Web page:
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Last Updated: Tuesday, 5 February 2008, 23:35 GMT
US votes on crucial Super Tuesday
Voters in Nashville, Tennessee, on Super Tuesday
Nearly half the country's states are voting on Super Tuesday
Millions of Americans across 24 states have been casting their votes in the biggest day so far in the race to choose presidential candidates.

Overall, 42% of delegates to the two main parties' nominating conventions are being chosen on Super Tuesday.

Republican Senator John McCain hopes to knock out his last serious challenger, ex-Massachusetts governor Mitt Romney.

But the Democratic race between Senators Hillary Clinton and Barack Obama remains too close to call.

The BBC's North America editor, Justin Webb, says one thing is certain: any candidate who does badly today will be finished.

24 states holding simultaneous contests to help decide the Democratic and Republican presidential nominations
More than half of each party's delegates - who will choose the candidate - are up for grabs
Key states electing large numbers of delegates include California, New York and Illinois

The only state to announce a result so far - hours before the others - has been West Virginia, where Republican outsider Mike Huckabee took all 18 delegates on offer.

After what has been widely seen as an exciting campaign so far, turnout was expected to be high - though glitches with voting machines in Florida, long queues to show voter ID in Georgia, and bad weather in other states may have put some people off.

Both parties' presidential hopefuls made last-minute pushes for votes on the early morning TV shows.

Mrs Clinton, who cast her own vote at a New York school, told CNN: "There are a lot of people who worry that the president just doesn't pay attention. I want them to know that I get it and I'll be there for them if they're willing to go out and vote for me today."

Her croaky voice betrayed the punishing schedules all of the candidates have endured.

One of her campaign team told the BBC that they made some 12 million calls on Monday alone asking people to vote for her.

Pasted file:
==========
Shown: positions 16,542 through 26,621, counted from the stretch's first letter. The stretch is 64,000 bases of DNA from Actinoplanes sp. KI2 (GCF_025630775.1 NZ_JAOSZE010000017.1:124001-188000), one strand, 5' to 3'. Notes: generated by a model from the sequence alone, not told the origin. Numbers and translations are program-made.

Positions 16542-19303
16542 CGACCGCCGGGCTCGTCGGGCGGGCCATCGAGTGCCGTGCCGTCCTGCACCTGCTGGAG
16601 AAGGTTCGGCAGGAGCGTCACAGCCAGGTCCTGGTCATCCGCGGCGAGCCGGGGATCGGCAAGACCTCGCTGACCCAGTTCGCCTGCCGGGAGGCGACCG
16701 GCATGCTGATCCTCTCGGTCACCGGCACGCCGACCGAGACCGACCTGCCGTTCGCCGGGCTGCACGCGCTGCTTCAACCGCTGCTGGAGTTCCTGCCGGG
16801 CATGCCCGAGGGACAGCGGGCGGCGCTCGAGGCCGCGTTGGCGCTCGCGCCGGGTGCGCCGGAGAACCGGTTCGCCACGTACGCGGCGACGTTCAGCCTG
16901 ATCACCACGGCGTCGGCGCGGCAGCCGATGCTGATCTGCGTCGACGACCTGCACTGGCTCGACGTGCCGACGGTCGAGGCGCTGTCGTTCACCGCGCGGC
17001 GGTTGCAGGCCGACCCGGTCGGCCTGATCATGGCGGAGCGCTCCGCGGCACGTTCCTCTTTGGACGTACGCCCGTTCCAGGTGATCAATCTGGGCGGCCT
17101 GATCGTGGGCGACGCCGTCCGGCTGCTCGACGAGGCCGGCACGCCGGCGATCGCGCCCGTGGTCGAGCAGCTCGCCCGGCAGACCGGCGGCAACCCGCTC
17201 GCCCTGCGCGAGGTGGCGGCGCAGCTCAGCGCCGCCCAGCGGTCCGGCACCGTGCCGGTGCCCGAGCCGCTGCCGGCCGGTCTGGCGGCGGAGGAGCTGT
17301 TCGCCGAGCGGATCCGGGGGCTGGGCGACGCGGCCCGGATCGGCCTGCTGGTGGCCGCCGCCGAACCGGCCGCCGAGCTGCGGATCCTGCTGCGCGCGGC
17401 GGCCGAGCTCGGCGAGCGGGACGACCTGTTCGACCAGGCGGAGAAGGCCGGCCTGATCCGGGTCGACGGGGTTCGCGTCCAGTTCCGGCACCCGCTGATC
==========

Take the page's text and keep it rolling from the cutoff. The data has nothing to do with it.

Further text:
Meanwhile, Mr Obama told NBC: "The fact that we've made so much progress I think indicates that we've got the right message, and the question is are we going to be able to pull some states out."

McCain optimistic

For his part, Mr Romney asserted his conservative credentials, telling Fox News that voters would be saying to themselves: "If I want the conservative [candidate] I've gotta vote for Mitt Romney - he's the only one who's got a realistic chance of getting this nomination."

Mr McCain, who was out campaigning in New York, said he was cautiously optimistic that the next 24 hours would settle his party's race in his favour.

"I'm happy that we're doing as well as we are, but this could be a long night," he told NBC.

Mike Huckabee, Mitt Romney, John McCain
Mike Huckabee: Former Arkansas governor, social conservative, evangelical Christian
Mitt Romney: Former Massachusetts governor, business background, Mormon
John McCain: Front-runner, Arizona senator, former US Navy pilot and Vietnam prisoner-of-war
Latest national poll figures: McCain 48%, Romney 24%, Huckabee 16%
(source: Washington Post/ABC)

A national poll for the Washington Post and ABC showed Mr McCain well ahead of his rivals. The Arizona senator had 48% against Mr Romney's 24%, with former Arkansas governor Mike Huckabee and Texas congressman Ron Paul trailing far behind.